In light of the death of dogged Milwaukee PI Ira Robins, a look back at a 2003 MilMag profile of him.
Editor’s note: Milwaukee private investigator Ira Robins, best known as a pivotal figure in the the sensational, decades-long saga of Laurie Bembenek, died this week at the age of 77. Milwaukee Magazine asked contributing writer Erik Gunn to reflect on the subject of the profile he wrote for the magazine in 2003 [pdf].
I first talked to Ira Robins back in 2002, when I was investigating for this magazine complaints about prominent lawyer Gerald Boyle and his conflicts with a series of clients. Robins was involved in helping one of those estranged clients, but I already knew his name well for his own zealous campaign to clear Laurie Bembenek of her murder conviction in the death two decades earlier of Christine Schultz – the ex-wife of the Milwaukee police detective, Elfred Schultz, to whom Bembenek had been briefly married.
The Boyle story ended up concluding with a pointed quote from Robins that summed up the criticisms of many Boyle critics I had encountered during my reporting.
But in our conversation, it was inevitable that he would bring up the Bembenek case. It struck me then as at least a little quixotic. After all, Bembenek by then had been freed from a life prison sentence in the aftermath of a plea agreement struck after her notorious 1990 prison escape and a subsequent court investigation that had raised grave questions about her initial conviction back in the early 1980s.
Yet here, all those years later, Robins remained steadfastly, passionately convinced that Bembenek, a figure by turns glamorous, enigmatic, strikingly intelligent and ultimately tragic, was not merely innocent but railroaded by the criminal justice system. What drove this plainspoken, brash private investigator with an undeniably short fuse to stick with such determination to a case that many might expect to have finally let lie like the proverbial sleeping dog?
I went to my then editor and professional mentor John Fennell with a proposal that we profile Robins. John was understandably wary at first – what new would there be to report about that old case? His was, I convinced John, a story of such a compelling character that readers couldn’t help but find it gripping just because of his larger-than-life persona. It didn’t matter so much whether he was right, I said – it was his drive and passion that made the story.
As it happened, a new effort to use DNA tests that might cement Bembenek’s innocence was just getting underway, and the result sparked a new round of drama in the case that made the story especially timely. John greenlighted the project, and in the months that followed I interviewed Ira, hung out with him, talked to his prominent client, and made the acquaintance with a couple of lawyers with whom Robins had worked to pursue his clear-Laurie crusade. I also talked to plenty of Robins skeptics and critics.
I went into the project figuring that there would be little reason or benefit to trying to re-litigate the twists and turns of Bembenek’s own legal journey. I could simply tell the story of this compelling, unrelenting crusader while still acknowledging just how much the facts seemed to be stacked against him.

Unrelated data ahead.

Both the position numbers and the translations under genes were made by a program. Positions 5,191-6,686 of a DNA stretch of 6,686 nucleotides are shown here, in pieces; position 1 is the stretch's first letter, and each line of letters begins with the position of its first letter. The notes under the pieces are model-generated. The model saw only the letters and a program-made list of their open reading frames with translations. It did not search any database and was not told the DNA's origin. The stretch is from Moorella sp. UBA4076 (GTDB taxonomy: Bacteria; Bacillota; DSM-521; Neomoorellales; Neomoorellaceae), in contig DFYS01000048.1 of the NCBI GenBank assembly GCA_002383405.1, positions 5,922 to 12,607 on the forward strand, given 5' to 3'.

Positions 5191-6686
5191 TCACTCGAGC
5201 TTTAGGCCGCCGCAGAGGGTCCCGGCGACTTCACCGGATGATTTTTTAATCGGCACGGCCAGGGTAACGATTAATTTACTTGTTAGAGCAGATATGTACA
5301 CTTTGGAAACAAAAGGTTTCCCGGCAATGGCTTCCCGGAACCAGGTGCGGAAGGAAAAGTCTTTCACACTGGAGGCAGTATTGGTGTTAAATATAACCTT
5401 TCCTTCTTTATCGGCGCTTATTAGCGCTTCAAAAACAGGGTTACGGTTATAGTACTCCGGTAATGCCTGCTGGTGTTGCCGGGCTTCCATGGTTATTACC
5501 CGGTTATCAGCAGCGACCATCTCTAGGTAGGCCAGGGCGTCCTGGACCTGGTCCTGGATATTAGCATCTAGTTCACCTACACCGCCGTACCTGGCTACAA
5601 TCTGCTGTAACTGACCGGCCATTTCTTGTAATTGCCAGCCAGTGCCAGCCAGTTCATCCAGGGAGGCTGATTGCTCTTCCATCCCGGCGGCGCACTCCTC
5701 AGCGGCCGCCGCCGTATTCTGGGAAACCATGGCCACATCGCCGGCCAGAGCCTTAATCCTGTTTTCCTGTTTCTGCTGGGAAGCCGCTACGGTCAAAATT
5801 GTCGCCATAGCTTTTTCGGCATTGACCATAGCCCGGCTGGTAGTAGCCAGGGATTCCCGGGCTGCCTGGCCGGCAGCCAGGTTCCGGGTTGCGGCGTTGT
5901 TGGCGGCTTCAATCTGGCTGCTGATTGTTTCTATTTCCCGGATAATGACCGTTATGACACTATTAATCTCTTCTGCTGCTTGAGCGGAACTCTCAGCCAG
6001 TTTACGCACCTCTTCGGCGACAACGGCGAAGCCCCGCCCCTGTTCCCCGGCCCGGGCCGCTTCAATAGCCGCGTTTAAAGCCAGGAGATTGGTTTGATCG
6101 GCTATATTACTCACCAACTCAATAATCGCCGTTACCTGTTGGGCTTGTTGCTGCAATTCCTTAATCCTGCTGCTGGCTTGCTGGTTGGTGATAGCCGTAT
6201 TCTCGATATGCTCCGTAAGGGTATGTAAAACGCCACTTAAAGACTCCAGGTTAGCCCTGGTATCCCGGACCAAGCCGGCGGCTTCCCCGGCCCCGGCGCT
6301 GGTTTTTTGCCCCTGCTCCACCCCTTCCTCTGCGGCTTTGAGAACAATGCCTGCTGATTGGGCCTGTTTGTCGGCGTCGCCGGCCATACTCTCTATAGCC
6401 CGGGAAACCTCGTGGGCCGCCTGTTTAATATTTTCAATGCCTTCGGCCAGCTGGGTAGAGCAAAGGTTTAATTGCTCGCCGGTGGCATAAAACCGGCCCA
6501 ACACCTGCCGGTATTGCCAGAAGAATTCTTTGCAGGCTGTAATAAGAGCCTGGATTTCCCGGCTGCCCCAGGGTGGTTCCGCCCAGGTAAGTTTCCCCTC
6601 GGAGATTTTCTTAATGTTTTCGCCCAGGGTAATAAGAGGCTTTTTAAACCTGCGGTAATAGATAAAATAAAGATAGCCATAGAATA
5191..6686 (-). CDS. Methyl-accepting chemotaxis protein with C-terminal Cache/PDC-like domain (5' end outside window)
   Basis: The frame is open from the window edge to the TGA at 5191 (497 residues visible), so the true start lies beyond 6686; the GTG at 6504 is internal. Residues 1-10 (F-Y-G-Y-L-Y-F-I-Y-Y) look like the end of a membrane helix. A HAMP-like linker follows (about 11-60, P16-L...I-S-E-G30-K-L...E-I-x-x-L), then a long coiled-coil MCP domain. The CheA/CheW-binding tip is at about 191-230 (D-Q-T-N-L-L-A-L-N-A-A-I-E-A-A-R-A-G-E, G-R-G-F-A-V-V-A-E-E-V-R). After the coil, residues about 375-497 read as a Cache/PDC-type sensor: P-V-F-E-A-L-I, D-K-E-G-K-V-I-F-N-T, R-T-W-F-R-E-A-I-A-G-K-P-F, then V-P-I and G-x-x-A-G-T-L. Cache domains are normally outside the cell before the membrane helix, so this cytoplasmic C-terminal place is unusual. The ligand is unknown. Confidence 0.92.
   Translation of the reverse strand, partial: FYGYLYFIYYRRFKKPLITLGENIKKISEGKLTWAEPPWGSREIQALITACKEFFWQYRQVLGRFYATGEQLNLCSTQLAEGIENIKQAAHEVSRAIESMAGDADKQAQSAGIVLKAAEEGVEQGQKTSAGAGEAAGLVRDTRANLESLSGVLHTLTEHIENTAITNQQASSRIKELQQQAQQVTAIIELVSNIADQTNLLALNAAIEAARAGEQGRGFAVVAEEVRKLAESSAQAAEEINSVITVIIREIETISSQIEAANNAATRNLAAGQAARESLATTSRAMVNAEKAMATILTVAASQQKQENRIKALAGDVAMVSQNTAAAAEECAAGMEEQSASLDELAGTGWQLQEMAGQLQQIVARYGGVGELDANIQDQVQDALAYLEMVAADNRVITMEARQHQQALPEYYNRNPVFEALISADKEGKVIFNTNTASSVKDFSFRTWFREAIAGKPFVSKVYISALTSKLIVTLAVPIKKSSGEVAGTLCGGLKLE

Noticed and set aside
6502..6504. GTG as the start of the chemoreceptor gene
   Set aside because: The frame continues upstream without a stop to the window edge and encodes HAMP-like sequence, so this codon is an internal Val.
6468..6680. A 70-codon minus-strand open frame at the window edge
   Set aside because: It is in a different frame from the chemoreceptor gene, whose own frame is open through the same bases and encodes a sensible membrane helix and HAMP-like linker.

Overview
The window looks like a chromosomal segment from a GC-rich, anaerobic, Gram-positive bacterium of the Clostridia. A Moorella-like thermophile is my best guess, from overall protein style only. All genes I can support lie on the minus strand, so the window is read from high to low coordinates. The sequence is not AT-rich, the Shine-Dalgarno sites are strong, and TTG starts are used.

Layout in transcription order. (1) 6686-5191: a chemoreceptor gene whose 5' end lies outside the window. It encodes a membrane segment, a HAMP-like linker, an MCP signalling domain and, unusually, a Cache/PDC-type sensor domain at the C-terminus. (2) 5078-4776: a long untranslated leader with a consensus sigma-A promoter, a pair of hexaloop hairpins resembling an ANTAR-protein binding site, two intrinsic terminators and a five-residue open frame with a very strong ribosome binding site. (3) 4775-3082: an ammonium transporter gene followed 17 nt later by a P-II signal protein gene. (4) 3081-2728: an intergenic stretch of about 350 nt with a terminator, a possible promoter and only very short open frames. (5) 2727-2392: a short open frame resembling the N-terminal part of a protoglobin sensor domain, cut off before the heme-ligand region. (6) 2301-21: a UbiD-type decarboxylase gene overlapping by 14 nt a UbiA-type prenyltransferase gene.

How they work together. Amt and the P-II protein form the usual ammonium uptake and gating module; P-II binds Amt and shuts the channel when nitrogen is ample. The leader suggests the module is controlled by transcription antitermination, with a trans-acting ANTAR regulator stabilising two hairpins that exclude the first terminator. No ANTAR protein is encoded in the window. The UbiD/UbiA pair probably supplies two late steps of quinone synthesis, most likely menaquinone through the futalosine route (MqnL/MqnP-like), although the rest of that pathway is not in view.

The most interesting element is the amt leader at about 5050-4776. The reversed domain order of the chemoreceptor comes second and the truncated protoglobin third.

Yet the more I got to know not just Ira but the details of the case that he had painstakingly pulled together – documented instances of lost evidence, mischaracterized ballistics reports that had been key to Bembenek’s original conviction and independently verifiable facts that had not previously been aired in the case – the more I realized that Robins was not merely spinning conspiracy theories out of speculation. I felt compelled – and thankfully, John agreed – to include a section in the piece that laid out the many questions that remain unsatisfactorily answered to this day about Laurie Bembenek’s conviction.
Ira Robins could be hyperbolic and even outrageous in some of the assertions he drew from the facts that he uncovered, but the facts themselves were stubborn things to ignore – as stubborn in their own way as Robins was.
Driven equally by the fire of his convictions and by the irrefutable gaps in the case evidence that he helped uncover, he kept carrying Laurie Bembenek’s banner long after my 2003 story, which had ended on a melancholy note of uncertainty, was published. He carried it up to Bembenek’s death in late 2010 and vowed to continue for as long as he lived.
As I wrote in 2011, Bembenek died having fallen short of winning the vindication she had sought. Many times over the years, Robins told me that he remained determined to continue her struggle until he could definitively demonstrate her innocence – or die trying.
Mary Woehrer, a lawyer who worked with him for decades on Bembenek’s case, last saw Robins just hours before his death, when they discussed his continuing campaign to exonerate Bembenek through a series of podcasts.
“Justice to him was pretty well black and white,” Woehrer said Thursday. Many turned to him when they felt ignored or abused by the legal system but couldn’t afford to pay, she observed. “He gave a lot of his time on a pro-bono basis.”
Robins was notorious among friends and acquaintances for corny jokes and a goofy side, but when it came to his work, he was intensely serious. “He had become pretty irate about the things he saw,” she said. “He wanted the legal system to change how it operated – to admit when they made a mistake. But we’re not geared in the legal system to recognize we’ve made an error and then correct it.”